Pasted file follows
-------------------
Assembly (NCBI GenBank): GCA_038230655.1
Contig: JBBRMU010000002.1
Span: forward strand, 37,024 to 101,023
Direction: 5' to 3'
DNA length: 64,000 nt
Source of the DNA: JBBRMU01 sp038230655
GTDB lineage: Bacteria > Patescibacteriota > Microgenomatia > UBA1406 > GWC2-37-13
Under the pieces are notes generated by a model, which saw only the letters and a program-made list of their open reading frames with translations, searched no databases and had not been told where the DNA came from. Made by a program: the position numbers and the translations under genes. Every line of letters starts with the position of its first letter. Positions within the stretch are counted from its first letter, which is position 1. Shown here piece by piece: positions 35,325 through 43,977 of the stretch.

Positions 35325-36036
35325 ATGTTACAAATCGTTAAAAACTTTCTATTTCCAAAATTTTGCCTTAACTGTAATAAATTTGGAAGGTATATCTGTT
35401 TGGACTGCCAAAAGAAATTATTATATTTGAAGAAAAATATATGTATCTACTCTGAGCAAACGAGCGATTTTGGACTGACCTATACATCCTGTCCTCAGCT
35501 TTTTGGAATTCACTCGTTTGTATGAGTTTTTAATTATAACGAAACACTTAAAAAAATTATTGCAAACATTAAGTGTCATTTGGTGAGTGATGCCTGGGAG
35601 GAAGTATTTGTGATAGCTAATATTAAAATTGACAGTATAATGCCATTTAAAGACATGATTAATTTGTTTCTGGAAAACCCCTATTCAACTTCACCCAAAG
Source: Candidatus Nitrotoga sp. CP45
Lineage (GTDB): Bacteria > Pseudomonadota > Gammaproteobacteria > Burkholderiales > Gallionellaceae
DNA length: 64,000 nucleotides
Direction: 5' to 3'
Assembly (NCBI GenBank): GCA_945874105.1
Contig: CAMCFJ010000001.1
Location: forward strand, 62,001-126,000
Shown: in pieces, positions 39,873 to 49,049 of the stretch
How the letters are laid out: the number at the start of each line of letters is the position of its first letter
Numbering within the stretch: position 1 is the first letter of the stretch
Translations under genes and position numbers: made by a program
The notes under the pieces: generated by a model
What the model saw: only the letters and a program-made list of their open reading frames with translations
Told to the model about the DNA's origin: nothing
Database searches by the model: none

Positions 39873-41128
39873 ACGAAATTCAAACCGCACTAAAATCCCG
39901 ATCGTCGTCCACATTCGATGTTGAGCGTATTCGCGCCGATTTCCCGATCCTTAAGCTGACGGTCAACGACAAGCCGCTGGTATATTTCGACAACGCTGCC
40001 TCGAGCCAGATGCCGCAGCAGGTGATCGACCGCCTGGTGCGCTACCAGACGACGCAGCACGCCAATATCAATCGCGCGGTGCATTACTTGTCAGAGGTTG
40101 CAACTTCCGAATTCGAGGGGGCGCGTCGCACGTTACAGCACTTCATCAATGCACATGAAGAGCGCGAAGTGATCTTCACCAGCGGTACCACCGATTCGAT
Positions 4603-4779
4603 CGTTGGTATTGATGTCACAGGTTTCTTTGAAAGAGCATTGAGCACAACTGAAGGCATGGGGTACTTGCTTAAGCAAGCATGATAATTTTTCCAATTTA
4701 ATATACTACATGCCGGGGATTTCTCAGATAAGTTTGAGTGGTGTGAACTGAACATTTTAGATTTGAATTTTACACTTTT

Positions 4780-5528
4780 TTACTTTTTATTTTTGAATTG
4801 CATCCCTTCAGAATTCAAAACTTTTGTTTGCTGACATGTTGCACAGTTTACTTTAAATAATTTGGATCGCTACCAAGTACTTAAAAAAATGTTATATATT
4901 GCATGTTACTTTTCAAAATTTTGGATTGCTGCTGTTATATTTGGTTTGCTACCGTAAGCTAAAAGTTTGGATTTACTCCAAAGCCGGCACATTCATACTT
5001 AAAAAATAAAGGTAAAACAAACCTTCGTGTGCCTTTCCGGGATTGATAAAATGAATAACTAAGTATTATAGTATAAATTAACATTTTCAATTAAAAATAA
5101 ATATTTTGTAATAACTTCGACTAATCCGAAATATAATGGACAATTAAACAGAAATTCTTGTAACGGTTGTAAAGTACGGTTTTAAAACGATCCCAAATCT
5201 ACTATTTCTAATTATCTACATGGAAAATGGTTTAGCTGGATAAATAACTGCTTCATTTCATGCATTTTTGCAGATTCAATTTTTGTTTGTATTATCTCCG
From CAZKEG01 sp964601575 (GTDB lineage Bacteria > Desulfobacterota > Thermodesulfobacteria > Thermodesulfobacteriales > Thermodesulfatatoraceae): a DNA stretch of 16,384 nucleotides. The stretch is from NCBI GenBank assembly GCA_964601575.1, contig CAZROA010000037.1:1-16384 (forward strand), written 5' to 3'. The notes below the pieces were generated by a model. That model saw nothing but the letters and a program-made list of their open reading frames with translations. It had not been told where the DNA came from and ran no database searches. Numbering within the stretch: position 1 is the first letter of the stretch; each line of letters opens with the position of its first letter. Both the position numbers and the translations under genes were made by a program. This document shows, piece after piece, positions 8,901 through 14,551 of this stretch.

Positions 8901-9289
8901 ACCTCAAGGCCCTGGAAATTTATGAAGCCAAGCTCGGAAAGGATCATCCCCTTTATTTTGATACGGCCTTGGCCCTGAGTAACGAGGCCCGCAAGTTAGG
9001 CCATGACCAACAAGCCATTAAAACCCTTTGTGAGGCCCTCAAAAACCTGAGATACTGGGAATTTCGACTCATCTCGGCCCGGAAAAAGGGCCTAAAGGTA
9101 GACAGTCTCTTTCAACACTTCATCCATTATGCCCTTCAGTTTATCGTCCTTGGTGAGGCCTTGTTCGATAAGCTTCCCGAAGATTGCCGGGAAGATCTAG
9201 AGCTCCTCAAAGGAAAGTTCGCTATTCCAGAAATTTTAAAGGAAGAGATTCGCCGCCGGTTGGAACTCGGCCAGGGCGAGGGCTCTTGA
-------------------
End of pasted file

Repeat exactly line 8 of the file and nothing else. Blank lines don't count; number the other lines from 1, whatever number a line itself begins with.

Under the pieces are notes generated by a model, which saw only the letters and a program-made list of their open reading frames with translations, searched no databases and had not been told where the DNA came from. Made by a program: the position numbers and the translations under genes. Every line of letters starts with the position of its first letter. Positions within the stretch are counted from its first letter, which is position 1. Shown here piece by piece: positions 35,325 through 43,977 of the stretch.